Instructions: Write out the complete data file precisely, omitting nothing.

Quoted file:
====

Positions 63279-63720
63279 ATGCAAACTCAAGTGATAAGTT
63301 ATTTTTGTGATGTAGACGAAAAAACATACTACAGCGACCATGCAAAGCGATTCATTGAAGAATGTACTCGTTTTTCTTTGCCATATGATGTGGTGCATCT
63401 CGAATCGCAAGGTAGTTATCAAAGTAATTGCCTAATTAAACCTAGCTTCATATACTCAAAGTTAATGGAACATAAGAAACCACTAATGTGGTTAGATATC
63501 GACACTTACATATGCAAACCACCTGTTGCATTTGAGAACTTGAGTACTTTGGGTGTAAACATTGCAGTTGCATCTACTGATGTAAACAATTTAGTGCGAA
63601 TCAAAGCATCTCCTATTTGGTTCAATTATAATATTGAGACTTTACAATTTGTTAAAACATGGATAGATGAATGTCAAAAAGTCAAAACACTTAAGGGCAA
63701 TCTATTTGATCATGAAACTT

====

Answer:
Positions 63279-63720
63279 ATGCAAACTCAAGTGATAAGTT
63301 ATTTTTGTGATGTAGACGAAAAAACATACTACAGCGACCATGCAAAGCGATTCATTGAAGAATGTACTCGTTTTTCTTTGCCATATGATGTGGTGCATCT
63401 CGAATCGCAAGGTAGTTATCAAAGTAATTGCCTAATTAAACCTAGCTTCATATACTCAAAGTTAATGGAACATAAGAAACCACTAATGTGGTTAGATATC
63501 GACACTTACATATGCAAACCACCTGTTGCATTTGAGAACTTGAGTACTTTGGGTGTAAACATTGCAGTTGCATCTACTGATGTAAACAATTTAGTGCGAA
63601 TCAAAGCATCTCCTATTTGGTTCAATTATAATATTGAGACTTTACAATTTGTTAAAACATGGATAGATGAATGTCAAAAAGTCAAAACACTTAAGGGCAA
63701 TCTATTTGATCATGAAACTT